Starting a new game. Design decisions, risk assessment and prototyping.

I have been reading a very good game design book called “The Art of Game Design: A book of lenses“.

I am thinking of putting the development of Dragons High on hold and start a new game.

In the book they suggest to design and develop your game in loops.

The idea is to think of the risks and the uncertainties in your game and to try and see if you can address those issues with a prototype.

For my game I have decided I want to make a kind of JRPG game for mobile devices.

I draw my inspiration from games such as Miracle Warriors and Phantasy Star.

I have thought about a few issues in this game that I am uncertain about and need to address:

  • GUI – Android and iOS devices have limited screen space that also need to be part of the input for the game. The GUI will affect how accessible the game will be and what kind of art work and stats I will have room for. This is important to figure out because I need to tell an artist what kind of assets to make.
  • Story – The story in an RPG game is very important. It can affect the gameplay, it will influence on what art assets I will need and it will require a settings.
  • Settings – The settings is important to get an inspiration for the story. It is important for the art assets as well. It will help me make decisions about the game from a coherent virtual world the game lives inside.
  • Gameplay – Gameplay is the game mechanics, the game mechanics needs to be fun. How would I decide which game mechanics are fun?

Seems like every aspect I am not sure about is affected by all the other aspects. And this is true.

What I can do is try to create prototypes that will attempt to answer each one of these issue.

One prototype for each issue.

I don’t need to create one prototype to solve all the issues at once.

For me the most important thing to solve first is the gameplay. For this I will create a prototype that will use placeholder assets and won’t have fancy animations or graphics.

It will just try to build the entire gameplay logic of the game. Not only that, it will not have a story or a setting.

I will not create a game, I will create a toy prototype.

A toy is like a game with a set of game mechanics but with no purpose or goals. Like a sandbox.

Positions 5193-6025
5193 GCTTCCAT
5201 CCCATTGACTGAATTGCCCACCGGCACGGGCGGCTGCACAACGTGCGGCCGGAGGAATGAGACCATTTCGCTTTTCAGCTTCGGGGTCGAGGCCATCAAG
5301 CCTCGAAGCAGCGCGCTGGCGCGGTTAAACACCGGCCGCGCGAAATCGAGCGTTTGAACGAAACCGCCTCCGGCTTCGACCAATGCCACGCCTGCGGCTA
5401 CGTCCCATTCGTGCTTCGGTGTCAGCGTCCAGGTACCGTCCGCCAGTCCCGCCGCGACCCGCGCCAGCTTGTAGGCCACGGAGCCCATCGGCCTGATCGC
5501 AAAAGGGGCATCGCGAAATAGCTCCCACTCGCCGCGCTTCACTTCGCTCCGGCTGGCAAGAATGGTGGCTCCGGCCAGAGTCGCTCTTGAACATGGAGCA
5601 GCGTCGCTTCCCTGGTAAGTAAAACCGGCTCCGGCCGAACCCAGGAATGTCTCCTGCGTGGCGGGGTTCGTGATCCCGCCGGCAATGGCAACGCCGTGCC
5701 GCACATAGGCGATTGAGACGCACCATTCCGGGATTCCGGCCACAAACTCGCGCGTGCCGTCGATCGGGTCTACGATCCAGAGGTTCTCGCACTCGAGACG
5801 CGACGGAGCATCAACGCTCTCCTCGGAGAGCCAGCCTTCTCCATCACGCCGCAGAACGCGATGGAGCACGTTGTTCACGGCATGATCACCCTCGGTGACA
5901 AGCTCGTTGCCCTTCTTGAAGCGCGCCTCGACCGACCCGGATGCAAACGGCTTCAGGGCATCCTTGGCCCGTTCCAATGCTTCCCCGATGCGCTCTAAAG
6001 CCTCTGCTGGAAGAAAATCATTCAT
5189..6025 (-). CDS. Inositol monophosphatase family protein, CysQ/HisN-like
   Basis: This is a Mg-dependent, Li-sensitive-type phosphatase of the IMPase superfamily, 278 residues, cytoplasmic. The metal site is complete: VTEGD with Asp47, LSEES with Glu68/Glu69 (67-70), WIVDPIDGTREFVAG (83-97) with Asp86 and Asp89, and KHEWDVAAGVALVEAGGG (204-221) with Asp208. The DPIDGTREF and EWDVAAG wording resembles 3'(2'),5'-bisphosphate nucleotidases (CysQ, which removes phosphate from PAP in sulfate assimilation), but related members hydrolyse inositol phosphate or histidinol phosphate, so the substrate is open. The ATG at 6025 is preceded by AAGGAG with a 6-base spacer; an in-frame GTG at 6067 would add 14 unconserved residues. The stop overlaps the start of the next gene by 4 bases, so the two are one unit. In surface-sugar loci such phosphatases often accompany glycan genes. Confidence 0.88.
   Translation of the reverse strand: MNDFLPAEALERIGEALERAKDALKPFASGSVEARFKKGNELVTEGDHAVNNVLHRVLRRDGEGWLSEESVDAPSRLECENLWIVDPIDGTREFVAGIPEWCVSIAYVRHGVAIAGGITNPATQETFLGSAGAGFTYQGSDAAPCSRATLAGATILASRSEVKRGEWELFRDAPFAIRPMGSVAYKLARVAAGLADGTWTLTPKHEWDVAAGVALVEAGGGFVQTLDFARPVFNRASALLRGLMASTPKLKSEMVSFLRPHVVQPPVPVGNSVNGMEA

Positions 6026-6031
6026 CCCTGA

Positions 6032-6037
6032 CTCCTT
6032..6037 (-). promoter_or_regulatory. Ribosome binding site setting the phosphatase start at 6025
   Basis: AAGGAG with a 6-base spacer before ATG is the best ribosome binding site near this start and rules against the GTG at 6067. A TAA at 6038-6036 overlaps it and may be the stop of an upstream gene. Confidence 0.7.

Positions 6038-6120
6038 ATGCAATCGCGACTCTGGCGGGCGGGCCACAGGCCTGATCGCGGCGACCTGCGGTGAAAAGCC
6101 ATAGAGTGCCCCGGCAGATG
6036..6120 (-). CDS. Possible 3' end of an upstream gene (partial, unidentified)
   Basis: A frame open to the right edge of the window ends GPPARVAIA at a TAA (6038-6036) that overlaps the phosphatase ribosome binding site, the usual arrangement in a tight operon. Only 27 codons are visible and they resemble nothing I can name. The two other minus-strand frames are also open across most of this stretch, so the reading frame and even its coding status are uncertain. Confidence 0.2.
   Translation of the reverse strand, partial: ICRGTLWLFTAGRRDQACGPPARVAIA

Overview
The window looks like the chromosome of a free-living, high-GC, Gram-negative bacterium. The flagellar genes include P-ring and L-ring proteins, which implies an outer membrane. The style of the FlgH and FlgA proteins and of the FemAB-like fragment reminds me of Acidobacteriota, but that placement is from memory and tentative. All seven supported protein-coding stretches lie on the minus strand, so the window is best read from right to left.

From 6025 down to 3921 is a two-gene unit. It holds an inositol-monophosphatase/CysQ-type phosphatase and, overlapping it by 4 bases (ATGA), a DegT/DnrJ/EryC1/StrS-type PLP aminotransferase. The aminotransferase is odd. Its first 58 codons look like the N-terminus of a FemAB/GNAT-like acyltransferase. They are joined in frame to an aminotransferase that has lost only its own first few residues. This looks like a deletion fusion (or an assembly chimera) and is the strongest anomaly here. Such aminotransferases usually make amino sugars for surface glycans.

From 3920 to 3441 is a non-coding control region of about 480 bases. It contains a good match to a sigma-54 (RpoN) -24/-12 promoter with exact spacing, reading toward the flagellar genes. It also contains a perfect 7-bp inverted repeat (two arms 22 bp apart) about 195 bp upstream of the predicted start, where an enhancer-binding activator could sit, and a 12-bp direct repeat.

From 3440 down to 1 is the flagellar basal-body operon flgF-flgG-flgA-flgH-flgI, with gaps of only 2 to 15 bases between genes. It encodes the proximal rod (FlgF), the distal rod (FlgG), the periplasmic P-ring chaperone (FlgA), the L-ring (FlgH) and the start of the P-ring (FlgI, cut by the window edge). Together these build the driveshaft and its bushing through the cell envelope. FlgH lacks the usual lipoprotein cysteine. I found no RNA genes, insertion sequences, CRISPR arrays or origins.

If the mechanics are fun to play with then they are a good basis for gameplay mehchanics.

I can also prototype the story by witting a story and post it on forums for people to review and comment about it.

I am not sure how I will choose the settings, I guess I will try to research a bit and ask people what they like.

The GUI seems like the last priority at this point, it will be easier when I have my sandbox toy prototype more fleshed out.

Making a list of issues already helped me plan what to do next and focus on the problematic issues first.

Getting wrong screen resolution on iPod touch or iPhone 5? Launch image woes… (iOS)

I was working on improving my existing game Concussion Boxing and adding a new block move.

Part of it was replacing the splash screen and icon into a better looking ones.

Newer generations of iPhones and iPods have a 4 inch display and a non retina resolution of 320×568 while older devices with a 3.5 inch screen have only 320×480.

In AppDelegate I would load the correct xib file to match the screen resolution.

I would use: [[UIScreen mainScreen] bounds].size.height to figure out which screen resolution my device has.

However, for my iPod touch 5 with iOS 7 on it I would get the wrong resolution(320×480) from the bounds property instead of the 4 inch resolution.

It turns out that not having the correct Launch images set up for the application could prevent your app from running with the correct resolution for the device.

Setting the launch images is a bit tricky, you need to set the exact correct file names in order for this to work.

This post show you the correct naming for the launch images:

Even after naming correctly your launch images you may get a black splash screen instead of the image you have set.

This is due to the fact that PNG files have several types of formats and not all of them are displayed correctly.

In my case a PNG image with transparency(32 bit pixels) was not  displayed while saving the image in 24 bit with Paint.Net worked and displayed correctly.